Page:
Martin Fridson, CFA, is, according to the New York Times, “one of Wall Street’s most thoughtful and perceptive analysts.” The Financial Management Association International named him its Financial Executive of the Year in 2002. In 2000, Fridson became the youngest person ever inducted into the Fixed Income Analysts Society Hall of Fame. He has been a guest lecturer at the graduate business schools of Babson, Columbia, Dartmouth, Duke, Fordham, Georgetown, Harvard, MIT, New York University, Notre Dame, Rutgers, and Wharton, as well as the Amsterdam Institute of Finance. Fridson's writings have been praised widely for their humor, rigor, and utility. He holds a BA in history from Harvard College and an MBA from Harvard Business School.
Effective 1 January 2011, the International Financial Reporting Standards (IFRS) became mandatory for Canadian public companies. Proponents of IFRS adoption argued that it would enhance global comparability of financial statements. The authors of Swindlers: Cons & Cheats and How to Protect Your Investments from Them argue, on the contrary, that “differences in laws, regulations, taxes, cultures, education, ethics, training, traditions, enforcement, and optimism make uniformity an opium dream.”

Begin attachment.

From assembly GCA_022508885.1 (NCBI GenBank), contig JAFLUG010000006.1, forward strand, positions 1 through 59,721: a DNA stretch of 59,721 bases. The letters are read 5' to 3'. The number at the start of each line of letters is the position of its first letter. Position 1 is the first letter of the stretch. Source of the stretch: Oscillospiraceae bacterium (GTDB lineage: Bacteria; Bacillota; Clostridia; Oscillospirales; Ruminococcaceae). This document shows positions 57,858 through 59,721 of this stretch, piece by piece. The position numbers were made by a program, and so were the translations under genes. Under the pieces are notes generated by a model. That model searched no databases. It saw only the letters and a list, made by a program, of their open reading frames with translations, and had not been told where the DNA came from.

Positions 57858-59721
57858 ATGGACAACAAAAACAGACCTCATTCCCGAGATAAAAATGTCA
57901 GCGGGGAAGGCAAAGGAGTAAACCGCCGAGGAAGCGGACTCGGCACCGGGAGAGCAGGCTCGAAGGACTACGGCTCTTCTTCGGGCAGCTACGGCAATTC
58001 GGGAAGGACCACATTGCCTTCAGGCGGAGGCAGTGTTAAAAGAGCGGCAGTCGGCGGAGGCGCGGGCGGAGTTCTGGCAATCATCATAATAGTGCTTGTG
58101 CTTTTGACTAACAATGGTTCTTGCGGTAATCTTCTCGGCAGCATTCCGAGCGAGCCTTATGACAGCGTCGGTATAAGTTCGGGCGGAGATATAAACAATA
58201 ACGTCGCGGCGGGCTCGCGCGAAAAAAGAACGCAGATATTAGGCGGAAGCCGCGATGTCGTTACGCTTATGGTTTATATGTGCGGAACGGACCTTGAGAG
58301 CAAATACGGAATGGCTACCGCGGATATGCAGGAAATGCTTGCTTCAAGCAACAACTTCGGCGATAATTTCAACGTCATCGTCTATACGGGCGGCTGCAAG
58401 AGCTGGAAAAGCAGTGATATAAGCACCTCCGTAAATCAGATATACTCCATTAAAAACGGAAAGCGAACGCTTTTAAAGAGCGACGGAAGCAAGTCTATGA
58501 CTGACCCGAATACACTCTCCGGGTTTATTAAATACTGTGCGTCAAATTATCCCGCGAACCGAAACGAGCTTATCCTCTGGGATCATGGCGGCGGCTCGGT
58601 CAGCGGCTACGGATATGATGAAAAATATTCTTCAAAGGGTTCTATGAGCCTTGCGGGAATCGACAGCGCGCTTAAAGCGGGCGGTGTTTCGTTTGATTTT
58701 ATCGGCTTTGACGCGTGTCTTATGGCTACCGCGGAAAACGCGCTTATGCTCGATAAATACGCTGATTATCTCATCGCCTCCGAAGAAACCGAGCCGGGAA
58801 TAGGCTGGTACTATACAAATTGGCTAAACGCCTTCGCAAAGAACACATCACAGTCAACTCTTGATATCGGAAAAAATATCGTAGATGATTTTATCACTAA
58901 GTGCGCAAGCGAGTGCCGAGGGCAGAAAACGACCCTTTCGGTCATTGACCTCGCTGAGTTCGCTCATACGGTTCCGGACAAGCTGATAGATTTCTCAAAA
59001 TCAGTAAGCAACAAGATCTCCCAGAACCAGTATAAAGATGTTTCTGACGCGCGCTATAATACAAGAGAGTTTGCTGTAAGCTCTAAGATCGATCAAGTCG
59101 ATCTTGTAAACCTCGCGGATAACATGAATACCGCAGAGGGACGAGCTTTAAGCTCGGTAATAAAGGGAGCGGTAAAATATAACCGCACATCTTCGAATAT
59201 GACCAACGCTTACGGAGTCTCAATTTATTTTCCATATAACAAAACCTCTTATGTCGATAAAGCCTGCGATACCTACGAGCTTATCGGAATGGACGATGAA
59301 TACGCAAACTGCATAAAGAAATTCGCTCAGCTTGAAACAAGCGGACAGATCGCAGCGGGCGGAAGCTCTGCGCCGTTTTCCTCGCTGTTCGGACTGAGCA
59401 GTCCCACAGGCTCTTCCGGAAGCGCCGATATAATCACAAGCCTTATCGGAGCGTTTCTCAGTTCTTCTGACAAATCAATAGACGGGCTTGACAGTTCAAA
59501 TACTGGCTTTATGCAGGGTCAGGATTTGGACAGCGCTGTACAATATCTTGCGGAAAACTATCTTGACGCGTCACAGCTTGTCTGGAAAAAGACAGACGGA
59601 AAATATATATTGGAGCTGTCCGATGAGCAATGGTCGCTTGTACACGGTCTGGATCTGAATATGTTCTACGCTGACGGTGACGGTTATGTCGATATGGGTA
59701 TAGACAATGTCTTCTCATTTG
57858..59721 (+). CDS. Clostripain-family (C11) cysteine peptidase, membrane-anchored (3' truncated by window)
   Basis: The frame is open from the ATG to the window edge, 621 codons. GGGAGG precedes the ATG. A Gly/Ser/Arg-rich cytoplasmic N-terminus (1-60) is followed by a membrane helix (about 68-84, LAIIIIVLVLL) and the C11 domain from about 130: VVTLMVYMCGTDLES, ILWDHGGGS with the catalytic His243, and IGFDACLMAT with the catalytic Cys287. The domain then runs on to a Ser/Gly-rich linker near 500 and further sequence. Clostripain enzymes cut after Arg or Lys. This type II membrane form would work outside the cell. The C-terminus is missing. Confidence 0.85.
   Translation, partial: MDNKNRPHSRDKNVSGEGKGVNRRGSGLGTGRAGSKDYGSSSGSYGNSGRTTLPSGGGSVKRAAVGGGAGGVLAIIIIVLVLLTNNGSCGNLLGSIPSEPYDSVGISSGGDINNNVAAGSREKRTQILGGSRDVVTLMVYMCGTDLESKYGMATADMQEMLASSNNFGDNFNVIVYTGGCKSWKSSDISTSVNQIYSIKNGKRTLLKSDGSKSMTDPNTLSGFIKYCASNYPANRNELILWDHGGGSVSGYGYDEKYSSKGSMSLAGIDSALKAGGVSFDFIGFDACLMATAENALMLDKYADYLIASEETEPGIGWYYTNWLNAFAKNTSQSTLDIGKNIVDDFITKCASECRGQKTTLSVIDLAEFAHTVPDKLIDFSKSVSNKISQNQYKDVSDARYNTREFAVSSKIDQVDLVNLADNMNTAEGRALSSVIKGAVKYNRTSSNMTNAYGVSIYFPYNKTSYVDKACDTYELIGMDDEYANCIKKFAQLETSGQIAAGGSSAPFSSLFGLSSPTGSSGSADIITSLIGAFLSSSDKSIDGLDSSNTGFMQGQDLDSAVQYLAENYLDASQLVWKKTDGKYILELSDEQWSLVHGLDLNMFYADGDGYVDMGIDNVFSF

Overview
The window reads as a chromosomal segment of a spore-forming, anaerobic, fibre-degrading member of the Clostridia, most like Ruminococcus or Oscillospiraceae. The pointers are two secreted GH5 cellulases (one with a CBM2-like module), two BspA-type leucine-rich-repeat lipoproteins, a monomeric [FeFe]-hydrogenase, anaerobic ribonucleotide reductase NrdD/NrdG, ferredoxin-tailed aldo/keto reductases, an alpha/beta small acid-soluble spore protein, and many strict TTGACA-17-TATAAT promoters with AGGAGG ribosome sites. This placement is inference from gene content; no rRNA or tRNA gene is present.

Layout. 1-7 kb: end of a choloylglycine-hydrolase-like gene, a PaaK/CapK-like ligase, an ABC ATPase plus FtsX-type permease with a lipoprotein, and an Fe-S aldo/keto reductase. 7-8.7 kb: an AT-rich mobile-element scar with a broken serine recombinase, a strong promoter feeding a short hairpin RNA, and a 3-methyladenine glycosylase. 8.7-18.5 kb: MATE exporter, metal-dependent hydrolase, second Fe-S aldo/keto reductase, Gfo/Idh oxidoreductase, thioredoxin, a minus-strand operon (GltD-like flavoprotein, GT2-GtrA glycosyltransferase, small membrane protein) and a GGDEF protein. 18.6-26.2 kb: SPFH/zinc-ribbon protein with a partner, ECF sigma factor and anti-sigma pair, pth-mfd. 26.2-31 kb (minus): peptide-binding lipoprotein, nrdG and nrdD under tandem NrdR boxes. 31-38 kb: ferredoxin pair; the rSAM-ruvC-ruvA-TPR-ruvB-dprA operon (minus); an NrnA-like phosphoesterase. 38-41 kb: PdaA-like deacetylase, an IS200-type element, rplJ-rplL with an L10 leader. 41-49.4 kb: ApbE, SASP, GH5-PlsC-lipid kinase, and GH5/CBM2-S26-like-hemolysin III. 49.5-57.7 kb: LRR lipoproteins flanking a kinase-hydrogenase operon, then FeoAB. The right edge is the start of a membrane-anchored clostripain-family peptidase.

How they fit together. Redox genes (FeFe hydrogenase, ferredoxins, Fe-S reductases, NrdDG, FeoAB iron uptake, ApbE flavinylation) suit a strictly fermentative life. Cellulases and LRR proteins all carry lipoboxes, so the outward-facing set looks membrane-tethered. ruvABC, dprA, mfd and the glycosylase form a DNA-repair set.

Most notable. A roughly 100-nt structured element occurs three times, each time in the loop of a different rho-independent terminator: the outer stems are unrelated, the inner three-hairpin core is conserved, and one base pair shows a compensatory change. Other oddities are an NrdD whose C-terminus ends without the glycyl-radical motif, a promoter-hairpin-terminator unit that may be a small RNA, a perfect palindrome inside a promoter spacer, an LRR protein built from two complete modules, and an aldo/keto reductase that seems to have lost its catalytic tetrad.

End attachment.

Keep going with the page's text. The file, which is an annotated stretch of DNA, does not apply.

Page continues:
Emanuel Derman spent two decades at Goldman Sachs, making valuable contributions to financial modeling. Before that, as recounted in My Life as a Quant (John Wiley & Sons, 2004), he was a physicist. Today, Derman is the head of risk management at Prisma Capital Partners and directs Columbia University’s financial engineering program. He also devotes energy to combating the belief that security markets can be analyzed with the same mathematical precision as heavenly bodies and subatomic particles.
In the crisis that engulfed the global financial system in 2008, the collapse of the Federal National Mortgage Association (Fannie Mae) and the Federal Home Loan Mortgage Corporation (Freddie Mac) inflicted the heaviest losses of all on U.S. taxpayers. The Congressional Budget Office has estimated that the cost of bailing out the government-sponsored enterprises (GSEs) could ultimately total $350 billion. Unlike the banks that received massive government loans, guarantees, and insurance, Fannie Mae and Freddie Mac have little prospect of ever repaying Uncle Sam. Notwithstanding this stark evidence of fundamental flaws in the structure and mission of the GSEs, the sweeping legislative response to the financial crisis — the Dodd-Frank Wall Street Reform and Consumer Protection Act of 2010 — dealt with the GSEs only by calling for a study of how they could be reformed.
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